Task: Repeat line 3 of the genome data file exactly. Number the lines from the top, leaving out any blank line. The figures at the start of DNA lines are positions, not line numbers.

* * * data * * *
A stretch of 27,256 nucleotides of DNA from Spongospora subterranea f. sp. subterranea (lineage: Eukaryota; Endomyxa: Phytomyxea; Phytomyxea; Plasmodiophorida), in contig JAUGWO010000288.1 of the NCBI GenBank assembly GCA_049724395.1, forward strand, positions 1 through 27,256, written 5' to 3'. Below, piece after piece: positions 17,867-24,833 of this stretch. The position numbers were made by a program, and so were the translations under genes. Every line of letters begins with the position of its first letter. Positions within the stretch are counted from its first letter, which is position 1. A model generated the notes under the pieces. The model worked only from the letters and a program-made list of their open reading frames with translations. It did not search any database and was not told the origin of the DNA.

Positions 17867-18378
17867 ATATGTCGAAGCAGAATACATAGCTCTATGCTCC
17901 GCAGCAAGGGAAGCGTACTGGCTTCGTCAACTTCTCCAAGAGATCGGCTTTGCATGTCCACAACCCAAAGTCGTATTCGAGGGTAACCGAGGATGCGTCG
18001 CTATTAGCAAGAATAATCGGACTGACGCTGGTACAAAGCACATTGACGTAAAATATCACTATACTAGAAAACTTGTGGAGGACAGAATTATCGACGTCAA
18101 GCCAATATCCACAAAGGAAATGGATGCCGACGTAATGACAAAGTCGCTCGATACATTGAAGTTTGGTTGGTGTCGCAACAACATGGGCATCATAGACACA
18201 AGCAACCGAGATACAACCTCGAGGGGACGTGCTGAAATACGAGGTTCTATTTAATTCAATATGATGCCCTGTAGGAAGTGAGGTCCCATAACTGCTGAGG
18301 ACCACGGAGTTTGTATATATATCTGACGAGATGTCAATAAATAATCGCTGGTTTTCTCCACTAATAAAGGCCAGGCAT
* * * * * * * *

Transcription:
17867 ATATGTCGAAGCAGAATACATAGCTCTATGCTCC